The Role of Social Security Benefits in Divorce
Although Social Security benefits are not marital property, because such benefits constitute income, they deserve careful consideration when a couple divorces. These benefits are a potential source of child support, alimony or as additional income that can decrease an alimony obligation. Social Security is a system of social entitlement; it is neither welfare nor based on any sort of means test. The Social Security system provides benefits not only during retirement, but also for survivors and dependents in case of death or disability.
Social Security Benefits for a Divorced Spouse
One receives Social Security benefits in one of two ways: 1) based on one's contributions to the Social Security system or 2) as a spouse of such a contributor–called derivative benefits. The recipient will receive benefits in which ever manner provides the higher benefits. After divorce, one can still receive benefits based on the contributions of a (former) spouse if the marriage of the parties was at least ten (10) years in duration. Therefore, if the parties are considering dissolving a marriage that is close to being ten (10) years in duration, serious thought should be given to postponing any final hearing until the tenth anniversary of the marriage has past. This would preserve the derivative benefits available. In addition, the spouse from whom benefits are to be derived must be eligible for benefits under the rules and regulations of the Social Security Administration–that is, at least 62 years of age and fully insured–even if not actually receiving benefits. This may be particularly important if the dependent spouse is older than the contributing spouse. The qualifications for being a dependent spouse are 1) being at least 62 years of age and 2) remaining unmarried. One cannot obtain derivative benefits from a former spouse if the dependent spouse has remarried. The exception to this rule is that if the dependent spouse remarried and that second marriage has terminated, then that dependent spouse would regain the eligibility to derive benefits from the first contributing spouse. The issue of what constitutes a marriage or a remarriage is based on the law of the state in which the parties live.
Here in Connecticut the "common law" marriage has no basis; the spouses must have been married in an appropriate ceremony.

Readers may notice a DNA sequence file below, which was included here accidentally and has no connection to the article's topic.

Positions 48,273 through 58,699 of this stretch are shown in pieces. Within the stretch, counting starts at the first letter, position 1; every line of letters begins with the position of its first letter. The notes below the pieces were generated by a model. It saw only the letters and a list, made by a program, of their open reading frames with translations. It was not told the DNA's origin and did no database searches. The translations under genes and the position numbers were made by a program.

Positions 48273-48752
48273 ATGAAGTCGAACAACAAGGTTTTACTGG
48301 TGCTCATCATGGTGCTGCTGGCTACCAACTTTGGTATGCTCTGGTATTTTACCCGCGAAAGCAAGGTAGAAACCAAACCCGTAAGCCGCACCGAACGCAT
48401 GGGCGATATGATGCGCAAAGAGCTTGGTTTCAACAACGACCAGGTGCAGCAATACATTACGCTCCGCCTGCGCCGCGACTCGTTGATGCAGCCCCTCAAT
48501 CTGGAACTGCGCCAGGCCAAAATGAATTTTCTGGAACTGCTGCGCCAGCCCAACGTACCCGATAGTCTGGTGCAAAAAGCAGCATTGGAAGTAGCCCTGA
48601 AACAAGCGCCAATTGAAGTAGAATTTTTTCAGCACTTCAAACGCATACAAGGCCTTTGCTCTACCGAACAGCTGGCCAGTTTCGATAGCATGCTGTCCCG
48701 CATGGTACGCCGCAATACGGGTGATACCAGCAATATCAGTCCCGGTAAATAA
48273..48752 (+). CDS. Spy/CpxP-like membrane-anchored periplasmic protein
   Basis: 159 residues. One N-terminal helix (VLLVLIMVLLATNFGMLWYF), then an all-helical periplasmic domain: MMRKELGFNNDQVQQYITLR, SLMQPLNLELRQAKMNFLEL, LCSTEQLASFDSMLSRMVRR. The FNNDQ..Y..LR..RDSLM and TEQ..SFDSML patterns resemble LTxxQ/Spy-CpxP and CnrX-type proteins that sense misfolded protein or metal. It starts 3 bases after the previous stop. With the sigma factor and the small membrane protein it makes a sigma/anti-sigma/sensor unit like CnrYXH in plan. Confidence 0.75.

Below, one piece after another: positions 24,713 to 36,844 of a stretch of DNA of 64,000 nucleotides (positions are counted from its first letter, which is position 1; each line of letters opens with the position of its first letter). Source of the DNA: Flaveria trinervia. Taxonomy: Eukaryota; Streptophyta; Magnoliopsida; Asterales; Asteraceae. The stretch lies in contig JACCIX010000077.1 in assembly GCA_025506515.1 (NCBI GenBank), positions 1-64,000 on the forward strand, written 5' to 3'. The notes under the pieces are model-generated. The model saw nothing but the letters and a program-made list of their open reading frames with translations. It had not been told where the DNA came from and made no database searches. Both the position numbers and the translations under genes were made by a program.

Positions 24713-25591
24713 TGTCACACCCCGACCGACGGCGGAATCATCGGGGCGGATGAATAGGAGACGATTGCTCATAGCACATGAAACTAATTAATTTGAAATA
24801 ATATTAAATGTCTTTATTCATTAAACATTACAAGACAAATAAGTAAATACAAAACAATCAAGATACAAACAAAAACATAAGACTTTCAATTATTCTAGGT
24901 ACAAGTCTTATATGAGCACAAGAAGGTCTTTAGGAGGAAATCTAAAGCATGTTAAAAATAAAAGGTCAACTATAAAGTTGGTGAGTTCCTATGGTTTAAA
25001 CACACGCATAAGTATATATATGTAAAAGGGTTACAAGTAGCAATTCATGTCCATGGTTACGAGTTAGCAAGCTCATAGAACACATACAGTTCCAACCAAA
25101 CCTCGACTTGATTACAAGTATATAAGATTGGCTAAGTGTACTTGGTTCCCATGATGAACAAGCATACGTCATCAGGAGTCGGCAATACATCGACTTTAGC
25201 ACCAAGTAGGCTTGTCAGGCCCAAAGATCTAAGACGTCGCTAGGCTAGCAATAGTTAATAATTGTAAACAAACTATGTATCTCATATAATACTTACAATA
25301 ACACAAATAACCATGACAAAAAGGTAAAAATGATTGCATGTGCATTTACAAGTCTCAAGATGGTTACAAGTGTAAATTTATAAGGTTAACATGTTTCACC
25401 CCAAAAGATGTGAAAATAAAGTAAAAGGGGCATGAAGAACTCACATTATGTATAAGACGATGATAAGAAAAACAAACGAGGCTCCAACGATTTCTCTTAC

Social Security Benefits for a Surviving Divorced Spouse
Derivative Social Security benefits may be available even if the former spouse predeceased the applicant so called widow(er)'s benefits. Again, the couple must have been married for at least ten (10) years before the final divorce decree and the contributing spouse must have been fully insured at death. The surviving divorced spouse need only be age 60(or, if disabled, at least 50), provided there is no remarriage before the age of 60. This point is critical and should be carefully considered by any divorced individual approaching 60 years of age who is contemplating remarriage. The surviving widowed spouse receives 100% of the benefits instead of 50% if the former spouse is still alive. Remarriage does not prevent eligibility for disabled surviving spouses or disabled surviving spouses who marry between the ages of 50-59.Social Security Benefits to Children:: Social Security benefits are paid to the children when at least one of the parents becomes disabled, retires or dies. Many times in separated or divorced families, the issue is whether the support obligor gets credit for the benefits the obligor is paying his dependent.
In Connecticut, the income paid to the dependent child by Social Security is counted as income to the disabled parent for the purposes of calculating support, but the full amount paid to the child is credited against that support amount. If the benefit exceeds the child support obligation as calculated under the Connecticut Guidelines, there is no refund to the disabled parent. The child, who must be under the age of 18, or, if still in high school, under the age of 19 (unless the child is disabled) can be the contributing spouse's biological child, adopted child, stepchild, or even a dependent grandchild. In order for a child to be eligible for these benefits, the child must 1) have a parent who is disabled or retired and entitled to Social Security benefits or 2) have a parent who died after having worked long enough to be entitled to Social Security benefits. Within a family, a child may receive up to one-half of the contributor's retirement benefits or disability benefits, or 75% of the deceased parent's basic Social Security benefit (up to the family maximum). If a stepchild is receiving benefits and the contributing spouse becomes divorced from the child's parent (in July 1996 or later), the stepchild's benefits will end the month after the divorce becomes final. Social Security benefits can play an important role in divorce as well as in many other family matters. This article is just a most brief summary of the Social Security laws and regulations. More information can be obtained at the Social Security Administration's website. Consulting with an attorney is always advised in dealing with complex matters such as Social Security benefits. Much thanks to Attorney Kate Vetrano of King of Prussia, PA for allowing me to use large parts of her article on this subject.
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